• In 1972, Justice Ginsburg became the director of the newly-created ACLU Women’s Rights Project.
  • Justice Ginsburg didn’t miss a day of oral arguments after colon surgery in 1999, which was accompanied by chemotherapy and radiation treatment. She also returned to the bench less than three weeks after having surgery for early-stage pancreatic cancer. In 2010, Justice Ginsburg had planned to have another justice read the summary she had prepared—it was the last day of the court’s term, and her beloved husband, Martin, had passed the day before. Instead, Justice Ginsburg appeared on the bench, delivering her opinion—saying it was what Marty would have wanted.[vii]
  • Justice Ginsburg will be the first woman, as well as the first person of Jewish faith, to lie in state in the US Capitol, an unusual honor for a Supreme Court justice.

“A gender line…helps to keep women not on a pedestal, but in a cage.”— Ruth Bader Ginsburg

She has been called the Thurgood Marshall of the women’s rights movement. To that, Justice Ginsburg often responded that her work did not require risking her life, as Justice Marshall had faced in the segregated South. While that may be the case, Justice Ginsburg’s legacy is that of someone who fought for gender and racial equality, workers’ rights, and the separation of church and state.

While she was a part of majority decisions, Justice Ginsburg was known as “the great dissenter”—in fact, she would switch the decorative collars worn with her robe to reflect her opinion about the court’s decision or an act of Congress. A black bib necklace with rhinestones indicated a dissenting opinion.

Justice Ginsburg was acknowledged for her restrained writing, but her dissenting opinions could be pointed. She also read several dissents from the bench, an action that reinforced just how wrong she believed the majority opinion was. One such dissent applied to the case of Ledbetter v. Goodyear Tire & Rubber Company, 1997, when she said, “In our view, the court does not comprehend, or is indifferent to, the insidious way in which women can be victims of pay discrimination.”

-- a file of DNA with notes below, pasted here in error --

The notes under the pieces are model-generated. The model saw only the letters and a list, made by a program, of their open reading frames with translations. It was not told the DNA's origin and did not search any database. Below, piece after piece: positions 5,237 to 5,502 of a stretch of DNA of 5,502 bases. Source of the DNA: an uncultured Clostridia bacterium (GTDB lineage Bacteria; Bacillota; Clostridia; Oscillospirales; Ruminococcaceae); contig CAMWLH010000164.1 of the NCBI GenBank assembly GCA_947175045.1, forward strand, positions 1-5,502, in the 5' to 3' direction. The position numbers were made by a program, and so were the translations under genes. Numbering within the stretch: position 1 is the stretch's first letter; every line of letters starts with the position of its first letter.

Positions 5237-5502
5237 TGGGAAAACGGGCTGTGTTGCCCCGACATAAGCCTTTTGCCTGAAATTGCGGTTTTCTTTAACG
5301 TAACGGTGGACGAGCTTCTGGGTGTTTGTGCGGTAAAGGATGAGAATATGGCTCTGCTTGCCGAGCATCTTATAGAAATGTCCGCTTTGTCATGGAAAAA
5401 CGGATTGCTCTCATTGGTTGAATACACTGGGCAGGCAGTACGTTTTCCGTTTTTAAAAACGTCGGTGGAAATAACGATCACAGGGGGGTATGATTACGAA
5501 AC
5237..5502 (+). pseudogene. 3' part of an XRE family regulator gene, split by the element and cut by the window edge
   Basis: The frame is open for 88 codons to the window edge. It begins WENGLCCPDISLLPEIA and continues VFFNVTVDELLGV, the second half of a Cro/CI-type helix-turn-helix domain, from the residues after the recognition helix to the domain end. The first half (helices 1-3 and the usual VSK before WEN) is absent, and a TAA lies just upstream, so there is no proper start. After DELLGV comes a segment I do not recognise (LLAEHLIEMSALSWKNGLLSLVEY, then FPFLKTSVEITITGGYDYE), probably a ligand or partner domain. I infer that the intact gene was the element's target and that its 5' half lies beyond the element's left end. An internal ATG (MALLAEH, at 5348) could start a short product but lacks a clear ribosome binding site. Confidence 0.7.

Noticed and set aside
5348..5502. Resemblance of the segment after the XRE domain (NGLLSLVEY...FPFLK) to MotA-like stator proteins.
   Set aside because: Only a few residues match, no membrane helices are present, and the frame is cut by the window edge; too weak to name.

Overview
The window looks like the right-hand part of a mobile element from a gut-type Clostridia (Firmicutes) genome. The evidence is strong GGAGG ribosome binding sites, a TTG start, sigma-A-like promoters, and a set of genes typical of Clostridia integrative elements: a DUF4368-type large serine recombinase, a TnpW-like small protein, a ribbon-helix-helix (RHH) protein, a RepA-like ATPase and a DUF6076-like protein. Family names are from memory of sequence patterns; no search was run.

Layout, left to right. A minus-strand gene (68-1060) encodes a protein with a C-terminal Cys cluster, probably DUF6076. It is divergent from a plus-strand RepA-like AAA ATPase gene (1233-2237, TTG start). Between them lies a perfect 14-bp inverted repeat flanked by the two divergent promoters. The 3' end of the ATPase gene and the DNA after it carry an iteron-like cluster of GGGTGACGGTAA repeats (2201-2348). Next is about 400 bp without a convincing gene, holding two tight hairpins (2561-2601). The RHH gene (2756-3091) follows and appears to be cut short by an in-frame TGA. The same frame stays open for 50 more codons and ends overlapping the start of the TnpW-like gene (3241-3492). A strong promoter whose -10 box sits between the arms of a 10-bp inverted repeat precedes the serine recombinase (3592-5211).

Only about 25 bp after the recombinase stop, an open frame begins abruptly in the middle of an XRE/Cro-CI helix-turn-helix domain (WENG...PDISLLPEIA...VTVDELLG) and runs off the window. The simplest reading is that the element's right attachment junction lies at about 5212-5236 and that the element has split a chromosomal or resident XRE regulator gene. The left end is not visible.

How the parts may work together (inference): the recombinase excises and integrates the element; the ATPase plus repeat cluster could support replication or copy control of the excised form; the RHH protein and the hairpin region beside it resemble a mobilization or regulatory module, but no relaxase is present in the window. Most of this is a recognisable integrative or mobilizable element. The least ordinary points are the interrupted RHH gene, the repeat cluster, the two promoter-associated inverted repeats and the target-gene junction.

No matter which side of the argument she held, Justice Ginsburg realized and appreciated the impact that the law had on the lives of individuals. She fought to have that law applied fairly and equally. And so with legal accomplishments so numerous that it would be impossible to list them all, I offer some notable examples of Justice Ginsburg’s contributions to helping make legal discrimination a thing of the past. Justice Ginsburg’s work…

  • Demonstrated to the 1970s court that sex discrimination hurts men as well as women. Charles Moritz had the responsibility of being the sole caregiver for his mother. He was denied the caregiving tax deduction, however, because the IRS allowed the deduction, by statute, to be claimed only by women, or widowed or divorced men, and Mr. Moritz was unmarried. The Government argued that Justice Ginsburg couldn’t be right because if she was, hundreds of other laws would be unconstitutional, too—a strategy that not only backfired but launched Justice Ginsburg’s “Appendix E” list of other laws to be dismantled. The case also allowed Justice Ginsburg and her husband to collaborate because Martin Ginsburg was a tax specialist, and the case had originated in tax court.